The 5th Circuit Court of Appeals on Thursday upheld the new abortion regulations that were passed in July by the Republican-led Texas Legislature.
The plaintiffs, who represent the majority of abortion providers in Texas, including four Planned Parenthood affiliates, Whole Woman’s Health and other independent abortion providers, challenged the constitutionality of two requirements that the state implemented Nov. 1: that physicians obtain hospital admitting privileges within 30 miles of an abortion facility, and that they follow the U.S. Food and Drug Administration’s protocol for drug-induced abortions, rather than a common, evidence-based protocol.
In a unanimous opinion by a three-judge panel, the court sided with the state, which argued that the rules should be deemed constitutional by the federal court because the state's objective was to protect women's health, and that there isn’t enough evidence to suggest that the rules create an undue burden on the majority of Texas women attempting to access abortion.
The author of the opinion, Chief Justice Edith Jones, wrote that the state's "articulation of rational legislative objectives, which was backed by evidence placed before the state legislature, easily supplied a connection between the admitting-privileges rule and the desirable protection of abortion patients’ health."
Jones also authored the 2012 opinion affirming Texas' abortion sonogram law. The other justices, Jennifer Elrod and Catharina Haynes, served on another three-judge panel that reversed a lower court's injunction on the law in October, which allowed the rules to take effect.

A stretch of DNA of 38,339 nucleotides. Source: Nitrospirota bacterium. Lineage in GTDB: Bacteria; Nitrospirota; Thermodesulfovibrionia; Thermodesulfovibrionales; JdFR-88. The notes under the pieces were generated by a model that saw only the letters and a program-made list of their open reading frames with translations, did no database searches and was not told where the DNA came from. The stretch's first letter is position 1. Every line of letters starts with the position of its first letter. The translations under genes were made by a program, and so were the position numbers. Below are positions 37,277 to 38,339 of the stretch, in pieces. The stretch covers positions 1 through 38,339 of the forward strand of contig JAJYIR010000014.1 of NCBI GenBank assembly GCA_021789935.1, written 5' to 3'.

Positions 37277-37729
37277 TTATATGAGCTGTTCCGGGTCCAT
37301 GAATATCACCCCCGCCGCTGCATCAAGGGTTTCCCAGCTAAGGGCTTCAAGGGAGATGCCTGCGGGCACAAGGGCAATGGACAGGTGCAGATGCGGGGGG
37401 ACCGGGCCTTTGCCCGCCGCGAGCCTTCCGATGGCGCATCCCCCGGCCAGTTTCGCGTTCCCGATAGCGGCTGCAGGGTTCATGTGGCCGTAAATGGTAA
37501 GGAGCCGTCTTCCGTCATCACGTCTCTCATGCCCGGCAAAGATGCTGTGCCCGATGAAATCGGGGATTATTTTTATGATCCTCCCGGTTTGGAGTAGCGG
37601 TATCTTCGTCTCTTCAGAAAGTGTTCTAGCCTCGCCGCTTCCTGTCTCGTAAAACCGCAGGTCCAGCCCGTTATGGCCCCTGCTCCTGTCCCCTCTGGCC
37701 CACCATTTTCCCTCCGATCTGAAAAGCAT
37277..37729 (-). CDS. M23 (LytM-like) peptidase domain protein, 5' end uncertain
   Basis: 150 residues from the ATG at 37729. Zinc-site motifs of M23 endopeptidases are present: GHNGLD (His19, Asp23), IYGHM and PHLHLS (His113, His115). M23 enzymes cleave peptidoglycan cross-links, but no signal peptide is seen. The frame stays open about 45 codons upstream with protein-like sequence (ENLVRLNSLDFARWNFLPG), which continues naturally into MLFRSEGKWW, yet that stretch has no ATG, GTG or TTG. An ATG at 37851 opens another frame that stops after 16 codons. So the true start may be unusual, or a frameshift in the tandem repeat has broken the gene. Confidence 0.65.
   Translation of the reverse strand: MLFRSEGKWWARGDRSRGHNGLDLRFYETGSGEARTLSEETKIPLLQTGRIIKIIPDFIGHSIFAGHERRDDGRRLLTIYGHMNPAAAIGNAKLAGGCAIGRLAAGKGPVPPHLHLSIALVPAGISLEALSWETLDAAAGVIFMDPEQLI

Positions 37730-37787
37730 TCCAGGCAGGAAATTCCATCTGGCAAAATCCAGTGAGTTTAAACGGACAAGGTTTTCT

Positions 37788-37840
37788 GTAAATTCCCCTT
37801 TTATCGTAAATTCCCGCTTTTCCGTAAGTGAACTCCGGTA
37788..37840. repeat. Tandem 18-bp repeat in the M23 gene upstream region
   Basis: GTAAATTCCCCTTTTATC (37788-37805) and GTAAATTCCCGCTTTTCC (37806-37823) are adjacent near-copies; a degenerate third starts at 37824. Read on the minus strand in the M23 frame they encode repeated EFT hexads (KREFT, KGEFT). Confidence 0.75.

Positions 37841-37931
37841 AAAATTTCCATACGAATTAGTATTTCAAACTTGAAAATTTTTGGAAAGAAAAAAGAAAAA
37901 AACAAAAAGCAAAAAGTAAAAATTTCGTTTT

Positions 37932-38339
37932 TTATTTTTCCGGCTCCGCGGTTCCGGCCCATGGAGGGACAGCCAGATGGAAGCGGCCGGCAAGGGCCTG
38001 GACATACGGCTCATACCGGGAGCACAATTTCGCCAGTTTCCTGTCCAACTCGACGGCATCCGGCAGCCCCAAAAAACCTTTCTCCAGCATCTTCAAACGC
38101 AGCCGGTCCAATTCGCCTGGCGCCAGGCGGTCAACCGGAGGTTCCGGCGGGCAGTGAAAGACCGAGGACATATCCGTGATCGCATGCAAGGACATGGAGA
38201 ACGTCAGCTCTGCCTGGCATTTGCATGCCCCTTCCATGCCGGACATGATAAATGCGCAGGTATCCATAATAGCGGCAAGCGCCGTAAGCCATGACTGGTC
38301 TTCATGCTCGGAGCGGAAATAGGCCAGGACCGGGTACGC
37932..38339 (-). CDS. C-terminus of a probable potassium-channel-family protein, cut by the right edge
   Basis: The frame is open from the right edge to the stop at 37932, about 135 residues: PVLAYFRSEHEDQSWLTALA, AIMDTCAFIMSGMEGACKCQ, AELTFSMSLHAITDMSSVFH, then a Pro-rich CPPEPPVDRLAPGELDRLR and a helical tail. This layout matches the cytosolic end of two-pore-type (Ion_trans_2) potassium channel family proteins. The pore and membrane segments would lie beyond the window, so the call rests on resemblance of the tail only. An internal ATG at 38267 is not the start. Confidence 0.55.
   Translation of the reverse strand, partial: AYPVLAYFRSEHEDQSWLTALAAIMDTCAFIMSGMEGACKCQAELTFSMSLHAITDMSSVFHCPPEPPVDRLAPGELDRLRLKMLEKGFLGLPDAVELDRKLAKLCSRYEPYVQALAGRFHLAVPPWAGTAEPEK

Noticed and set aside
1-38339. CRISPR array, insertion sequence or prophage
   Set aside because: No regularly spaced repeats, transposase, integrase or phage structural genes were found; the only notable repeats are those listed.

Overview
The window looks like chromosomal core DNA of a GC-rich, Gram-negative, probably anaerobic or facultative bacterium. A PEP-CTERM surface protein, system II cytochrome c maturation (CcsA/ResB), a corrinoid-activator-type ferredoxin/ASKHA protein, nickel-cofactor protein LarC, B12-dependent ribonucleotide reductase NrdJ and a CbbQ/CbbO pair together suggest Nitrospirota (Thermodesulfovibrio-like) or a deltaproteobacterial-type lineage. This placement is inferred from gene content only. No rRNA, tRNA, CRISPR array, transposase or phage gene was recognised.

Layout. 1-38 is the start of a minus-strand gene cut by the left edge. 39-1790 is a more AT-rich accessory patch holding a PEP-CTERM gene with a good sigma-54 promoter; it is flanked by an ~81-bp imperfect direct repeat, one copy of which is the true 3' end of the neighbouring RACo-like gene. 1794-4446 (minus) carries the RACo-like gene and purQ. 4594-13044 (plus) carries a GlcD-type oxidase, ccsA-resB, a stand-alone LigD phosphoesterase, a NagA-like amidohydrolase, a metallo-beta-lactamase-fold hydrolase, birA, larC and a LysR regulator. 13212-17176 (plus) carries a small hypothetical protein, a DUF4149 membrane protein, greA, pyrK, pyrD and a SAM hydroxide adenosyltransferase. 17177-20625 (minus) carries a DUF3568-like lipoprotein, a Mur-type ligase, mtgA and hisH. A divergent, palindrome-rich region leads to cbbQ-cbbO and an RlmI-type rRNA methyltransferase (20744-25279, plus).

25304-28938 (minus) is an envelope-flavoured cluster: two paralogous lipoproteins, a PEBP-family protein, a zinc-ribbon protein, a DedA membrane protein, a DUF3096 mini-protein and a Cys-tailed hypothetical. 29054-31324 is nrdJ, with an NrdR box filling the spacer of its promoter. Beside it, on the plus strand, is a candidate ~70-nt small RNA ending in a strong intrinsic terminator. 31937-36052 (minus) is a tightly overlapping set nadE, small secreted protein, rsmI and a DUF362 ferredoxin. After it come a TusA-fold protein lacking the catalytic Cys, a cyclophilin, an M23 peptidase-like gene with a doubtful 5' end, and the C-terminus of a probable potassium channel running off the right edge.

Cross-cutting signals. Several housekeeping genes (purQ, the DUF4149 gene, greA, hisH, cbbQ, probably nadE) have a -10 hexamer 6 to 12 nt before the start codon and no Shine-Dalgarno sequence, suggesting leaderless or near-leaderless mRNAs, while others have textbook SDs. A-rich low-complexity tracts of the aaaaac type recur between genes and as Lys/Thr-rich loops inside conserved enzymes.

Meanwhile, an attorney for the Center for Reproductive Rights, who argued on behalf of the majority of abortion providers in the state, asserted that the new rules are unconstitutional because some abortion facilities can no longer perform the procedure and women in South Texas, the Panhandle and other areas of the state are being forced to travel long distances to seek abortions.
Cecile Richards, president of Planned Parenthood Federation of America, said in a statement that the group would continue to fight the law. "We will combat these laws in the courts, and our separate political arm will mobilize voters to replace lawmakers who champion these dangerous laws in the first place," she said.
If this case continues through the court system, the plaintiffs would need to appeal to the U.S. Supreme Court. In November, the Supreme Court justices rejected an earlier request by abortion providers to intervene in their lawsuit by reversing the 5th Circuit's decision to lift an injunction on the rules by a lower court.
Additional rules that require all abortions to be performed in ambulatory surgical centers starting in September and that ban abortions at 20 weeks of gestation remain unchallenged.
Since November, abortion facilities in South Texas, Beaumont and the Panhandle have closed as a result of the new abortion regulations. In August, before the rules took effect, there were 40 licensed abortion providers in Texas. Now there are 28 licensed abortion providers, only 24 of which still perform the procedure. When additional rules take effect in September that require abortion clinics to meet the same standards as ambulatory surgical centers, the number of abortion facilities will probably drop to six.
(Use this Texas Tribune interactive to see the impact of the abortion regulations on the number of abortion facilities in Texas. )
"Texas women deserve better than to have extremist politicians endanger their health and safety by preventing them from accessing safe and legal abortion," Brigitte Amiri, a senior staff attorney at the ACLU Reproductive Freedom Project, said in a statement. "The law is having a devastating impact on women in Texas."
This story was produced with the support of the Dennis A. Hunt Fund for Health Journalism, a program of the USC Annenberg School of Journalism's California Endowment for Health Journalism Fellowships, and in partnership with Kaiser Health News, an editorially independent program of the Henry J. Kaiser Family Foundation, a nonprofit, nonpartisan health policy research and communication organization not affiliated with Kaiser Permanente.